This is a discussion on Enforcement Methods to Windows Server 2008 within the Operating systems forums, part of the Tutorials category; Enforcement Methods to Windows Server 2008 The following options are available for enforcing network restrictions on noncompliant hosts: ■ IPsec: ...
Enforcement Methods to Windows Server 2008
The following options are available for enforcing network restrictions on noncompliant hosts:
■ IPsec: This is the preferred method because every managed host protects itself from hosts that do not meet your organizationís system health requirements. Regardless of how and where the potentially dangerous computer is connected, all managed computers will ignore communications until that computer proves that it meets policy.
■ IEEE 802.1x: This technique controls access by using restrictions that are enforced by network switches and wireless access points. Until the host has proven its health status it can be restricted by a virtual LAN identifier or a set of IP packet filters.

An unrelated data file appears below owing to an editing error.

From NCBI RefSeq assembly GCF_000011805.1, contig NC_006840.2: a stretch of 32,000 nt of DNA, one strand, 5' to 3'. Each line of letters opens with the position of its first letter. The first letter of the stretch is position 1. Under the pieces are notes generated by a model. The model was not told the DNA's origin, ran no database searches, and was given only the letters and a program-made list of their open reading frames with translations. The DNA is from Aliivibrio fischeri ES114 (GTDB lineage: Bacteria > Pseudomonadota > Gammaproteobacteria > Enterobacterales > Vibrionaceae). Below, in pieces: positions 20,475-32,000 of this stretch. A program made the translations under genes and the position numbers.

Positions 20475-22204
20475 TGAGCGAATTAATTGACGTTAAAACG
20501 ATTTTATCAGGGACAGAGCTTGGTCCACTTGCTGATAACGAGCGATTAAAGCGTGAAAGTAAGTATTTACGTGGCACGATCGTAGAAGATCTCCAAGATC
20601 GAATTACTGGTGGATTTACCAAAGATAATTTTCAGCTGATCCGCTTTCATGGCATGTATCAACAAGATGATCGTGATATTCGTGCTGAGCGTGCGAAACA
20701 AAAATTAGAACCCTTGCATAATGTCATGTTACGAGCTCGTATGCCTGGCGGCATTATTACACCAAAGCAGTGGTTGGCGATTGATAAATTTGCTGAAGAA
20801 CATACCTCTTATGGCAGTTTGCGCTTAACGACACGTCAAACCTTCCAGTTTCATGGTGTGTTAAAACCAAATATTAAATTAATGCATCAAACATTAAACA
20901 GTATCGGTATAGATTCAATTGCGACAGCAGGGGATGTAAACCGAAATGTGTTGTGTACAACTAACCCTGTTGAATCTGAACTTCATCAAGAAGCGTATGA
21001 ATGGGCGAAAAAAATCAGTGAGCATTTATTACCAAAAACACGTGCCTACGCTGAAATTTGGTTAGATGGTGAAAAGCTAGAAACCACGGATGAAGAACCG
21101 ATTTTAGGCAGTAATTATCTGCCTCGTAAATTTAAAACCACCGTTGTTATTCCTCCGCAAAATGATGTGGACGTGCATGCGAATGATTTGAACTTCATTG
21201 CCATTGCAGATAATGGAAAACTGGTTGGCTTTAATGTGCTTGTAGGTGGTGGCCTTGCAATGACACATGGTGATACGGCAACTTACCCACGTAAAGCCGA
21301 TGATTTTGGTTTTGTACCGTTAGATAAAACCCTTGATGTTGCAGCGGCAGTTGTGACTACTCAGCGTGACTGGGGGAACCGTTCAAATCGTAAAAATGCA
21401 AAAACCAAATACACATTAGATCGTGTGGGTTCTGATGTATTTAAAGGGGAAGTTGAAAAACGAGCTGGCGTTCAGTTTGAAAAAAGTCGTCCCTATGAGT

■ VPN: VPN is a good way to enforce policy on remote clients. After the user has proven his identity, his access is limited until the computer he is using has demonstrated its compliance with your health policies. If you are familiar with the Network Access Quarantine feature in Windows Server 2003, NAP may sound similar, but it is built with completely new technology.
■ Terminal Server Gateway: Terminal Server Gateway (TS Gateway) restricts access for remote terminal services clients when they access internal resources via Remote Desktop Protocol (RDP) over HTTPS.
■ DHCP: DHCP enforcement may seem like the easiest solution to deploy, but it is also the weakest. With this approach, access is controlled via the hostís IPv4 address configuration and routing tables. An ingenious user with administrative privileges can easily bypass it by manually configuring her TCP/IP settings. If you support hosts that do not understand NAP, or claim not to, on the same network, anyone can get on by simply claiming to not speak NAP.